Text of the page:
In other words, you know what happened when the HSPs in the experiment learned about their poor showing at practical reasoning compared to other college students. They started processing: “I really had trouble with this, look at how the others did, I’m poor at practical reasoning, I’m going to get low grades, I may even flunk out, I won’t be able to follow my calling, my work will be menial drudgery, I won’t be able to attract the person I want, I might not even be able to afford to marry and have children, etc. etc. etc.” Of course they felt anxious and depressed. And if the feedback had been accurate, it might have caused them to get some tutoring or change their life plans—something the non-HSPs might not have bothered to do.
However, what I wish we could have done was wait to see how the feedback affected them after a few days. We couldn’t because it would have been unethical to leave half of those students thinking even for a few hours that they were stupid when they weren’t. But I’ll wager that the HSPs would have gotten over it, thanks to further processing, since the feedback was in fact false. Of course their ability to do this would be affected by their self-esteem and upbringing. Meanwhile, I think most of the non-HSPs would have begun to feel worse as they finally began to digest what the results meant.
That HSPs are more emotional was brought home to me in another way when I began asking groups of HSPs whether they thought they cried more easily than other people. In every group almost every person raised their hand, regardless of whether or not they had had a troubled childhood. Of course, they also thought they felt joy more deeply than others. Once again, it is a package deal. I think I have not emphasized our emotionality because I thought it would cause us to seem more vulnerable or irrational, but I realize that to remedy such a prejudice I will have to rethink how we view emotions as well as how we view HSPs.
This Year’s Most Annoying Research That Seems to Study HSPs
As you know, I love to debunk certain articles that appear to be about HSPs and spread a negative message about us. It’s not just that I’m being argumentative. I don’t want any of you reading articles like these and feeling bad about yourself, so I want you to learn how to critique them on your own.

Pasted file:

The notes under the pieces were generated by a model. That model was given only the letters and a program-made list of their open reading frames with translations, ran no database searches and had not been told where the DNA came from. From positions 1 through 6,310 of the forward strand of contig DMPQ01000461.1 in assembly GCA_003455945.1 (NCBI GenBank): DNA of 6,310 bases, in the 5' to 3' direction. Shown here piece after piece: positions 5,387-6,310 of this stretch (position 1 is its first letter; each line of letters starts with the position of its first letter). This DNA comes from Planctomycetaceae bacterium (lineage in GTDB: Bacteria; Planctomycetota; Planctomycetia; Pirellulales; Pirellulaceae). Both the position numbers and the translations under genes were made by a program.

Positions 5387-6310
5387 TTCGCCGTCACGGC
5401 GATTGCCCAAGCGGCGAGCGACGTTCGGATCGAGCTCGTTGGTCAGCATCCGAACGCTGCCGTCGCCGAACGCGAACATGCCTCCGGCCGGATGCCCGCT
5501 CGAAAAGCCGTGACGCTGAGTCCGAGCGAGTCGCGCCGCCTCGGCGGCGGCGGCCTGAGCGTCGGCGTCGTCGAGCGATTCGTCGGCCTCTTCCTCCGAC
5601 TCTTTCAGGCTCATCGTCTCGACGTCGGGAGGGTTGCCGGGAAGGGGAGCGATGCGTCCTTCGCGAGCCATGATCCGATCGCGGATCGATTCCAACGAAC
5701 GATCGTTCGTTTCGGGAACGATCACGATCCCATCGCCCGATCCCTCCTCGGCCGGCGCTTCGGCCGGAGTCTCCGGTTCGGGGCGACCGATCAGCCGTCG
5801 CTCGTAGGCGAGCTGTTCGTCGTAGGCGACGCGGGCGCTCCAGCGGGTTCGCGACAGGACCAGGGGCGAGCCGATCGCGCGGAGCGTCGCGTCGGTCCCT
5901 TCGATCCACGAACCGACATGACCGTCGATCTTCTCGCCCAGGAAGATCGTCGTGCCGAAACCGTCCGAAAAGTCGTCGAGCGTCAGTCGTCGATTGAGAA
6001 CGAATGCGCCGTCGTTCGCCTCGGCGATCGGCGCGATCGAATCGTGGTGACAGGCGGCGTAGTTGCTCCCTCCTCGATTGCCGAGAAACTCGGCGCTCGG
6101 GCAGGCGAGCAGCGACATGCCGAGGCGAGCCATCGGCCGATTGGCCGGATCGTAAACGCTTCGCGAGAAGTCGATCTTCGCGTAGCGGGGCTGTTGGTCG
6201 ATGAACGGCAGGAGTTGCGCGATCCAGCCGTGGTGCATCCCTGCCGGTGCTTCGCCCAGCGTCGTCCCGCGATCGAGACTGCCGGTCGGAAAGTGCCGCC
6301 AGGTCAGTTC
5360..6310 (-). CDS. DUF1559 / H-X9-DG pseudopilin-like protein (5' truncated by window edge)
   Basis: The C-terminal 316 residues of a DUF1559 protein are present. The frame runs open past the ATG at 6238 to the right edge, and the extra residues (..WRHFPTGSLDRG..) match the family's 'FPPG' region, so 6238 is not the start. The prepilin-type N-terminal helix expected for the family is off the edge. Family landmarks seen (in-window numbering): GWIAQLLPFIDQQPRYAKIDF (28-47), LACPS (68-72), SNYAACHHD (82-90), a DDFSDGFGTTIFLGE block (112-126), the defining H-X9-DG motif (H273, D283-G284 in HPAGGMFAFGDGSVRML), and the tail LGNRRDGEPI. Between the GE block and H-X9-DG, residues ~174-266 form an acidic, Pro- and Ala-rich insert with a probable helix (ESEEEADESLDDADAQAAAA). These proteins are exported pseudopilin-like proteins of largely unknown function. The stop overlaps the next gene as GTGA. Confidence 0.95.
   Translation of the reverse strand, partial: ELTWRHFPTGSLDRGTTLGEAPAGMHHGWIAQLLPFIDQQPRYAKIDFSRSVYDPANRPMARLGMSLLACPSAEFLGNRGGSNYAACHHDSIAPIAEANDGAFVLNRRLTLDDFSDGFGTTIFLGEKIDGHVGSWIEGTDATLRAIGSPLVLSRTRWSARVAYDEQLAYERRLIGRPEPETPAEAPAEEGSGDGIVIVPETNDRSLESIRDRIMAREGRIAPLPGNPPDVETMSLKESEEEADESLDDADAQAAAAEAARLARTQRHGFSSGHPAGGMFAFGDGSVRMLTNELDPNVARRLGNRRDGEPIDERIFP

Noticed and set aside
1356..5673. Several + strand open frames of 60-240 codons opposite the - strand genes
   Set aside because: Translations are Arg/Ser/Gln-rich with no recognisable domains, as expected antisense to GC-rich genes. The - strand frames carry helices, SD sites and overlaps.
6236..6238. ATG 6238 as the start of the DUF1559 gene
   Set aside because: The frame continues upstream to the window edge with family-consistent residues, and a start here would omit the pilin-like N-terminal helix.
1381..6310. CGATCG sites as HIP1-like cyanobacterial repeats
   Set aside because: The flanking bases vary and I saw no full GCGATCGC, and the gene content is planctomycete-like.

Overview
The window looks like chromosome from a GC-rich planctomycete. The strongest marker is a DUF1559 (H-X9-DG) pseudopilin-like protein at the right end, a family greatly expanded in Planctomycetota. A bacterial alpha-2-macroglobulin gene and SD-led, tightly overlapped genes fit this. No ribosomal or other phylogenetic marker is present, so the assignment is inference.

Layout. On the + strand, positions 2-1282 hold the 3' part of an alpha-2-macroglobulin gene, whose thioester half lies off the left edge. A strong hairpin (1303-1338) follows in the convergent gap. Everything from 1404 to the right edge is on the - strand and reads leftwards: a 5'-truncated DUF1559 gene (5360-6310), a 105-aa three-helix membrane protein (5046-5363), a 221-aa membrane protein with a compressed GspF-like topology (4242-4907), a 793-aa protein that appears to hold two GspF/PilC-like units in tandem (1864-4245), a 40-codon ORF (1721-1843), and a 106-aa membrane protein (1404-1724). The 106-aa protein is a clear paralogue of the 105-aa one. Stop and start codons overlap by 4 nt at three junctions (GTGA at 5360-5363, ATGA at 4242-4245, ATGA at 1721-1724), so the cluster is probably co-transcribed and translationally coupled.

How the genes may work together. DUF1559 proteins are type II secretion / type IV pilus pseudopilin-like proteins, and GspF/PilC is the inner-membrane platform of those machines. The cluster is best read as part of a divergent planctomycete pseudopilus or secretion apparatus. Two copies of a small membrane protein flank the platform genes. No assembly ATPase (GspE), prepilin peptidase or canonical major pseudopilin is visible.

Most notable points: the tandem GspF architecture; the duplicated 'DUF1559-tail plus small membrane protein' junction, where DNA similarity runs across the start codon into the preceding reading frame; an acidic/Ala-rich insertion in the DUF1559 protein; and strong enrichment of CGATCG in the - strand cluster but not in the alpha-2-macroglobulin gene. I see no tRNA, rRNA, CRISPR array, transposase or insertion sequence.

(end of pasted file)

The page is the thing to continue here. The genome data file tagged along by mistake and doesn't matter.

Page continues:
This one, sent to me by a concerned HSP, appeared in the New York Times and was subsequently reprinted in many local papers. The headline in one, the Sacramento Bee, was “Stress found riskier for shy people.” The article began as most do, by getting our attention with some emotion (fear, in this case) and appealing to all sorts of authorities to make it more credible. It explained that “Since the ancient Greeks, physicians have noted that certain personality types appear more vulnerable to diseases.” Then we are told about 54 men in the early stages of HIV, studied by the Biological Psychiatry Department of the University of California at Los Angeles. Sickness and death associated with personality by the Greeks, every physician since, and now by top scientists. Good start.
Then, like most news articles about scientific experiments, we get a very poor summary of the results. “The researchers assessed their subjects’ personalities through questionnaires.” Well, which questionnaires? Going to the internet to try to find out, I found the original news release from U.C.L.A., titled “Shyness can be deadly.” That’s when I got mad. Finally I found the article, and that’s when I got madder still! The reference is “Psychological Risk Factors for HIV Pathogenesis: Mediation by the Autonomic Nervous System,” by S. Cole, M. Kemeny, J. Fahey, J. Zack, and B. Naliboff, in Biological Psychiatry, 2003, Vol. 54, 1444-1456.
How did they measure personality? They wanted to study Kagan’s idea of innate inhibition, but this is difficult to measure in adults, of course, since many infants with the trait do not grow up shy or socially introverted. This is because, as the research I have done keeps demonstrating, the actual genetic trait is something close to high sensitivity, and that does not become shyness, introversion, or inhibition unless children do not receive an appropriate upbringing. Not knowing any of this, the researchers measured what they thought was a genetic trait by averaging together measures of introversion (never a reliable measure) social avoidance (specifically, social apprehensiveness and intimacy apprehension), emotional inexpressivity (which included restricted emotional range, hardly a measure of innate sensitivity), and cynical mistrust/hostility. Talk about mixing innate characteristics with problem traits created by personal history, and the personal history of those with HIV could be on the average a bit of a factor. By the way, buried in the paper is this bit of information: “Aspects of social inhibition uncorrelated with hostility did not significantly predict HIV outcomes” (p. 1453). Since hostility is not a trait associated with HSPs, they were definitely not measuring innate sensitivity.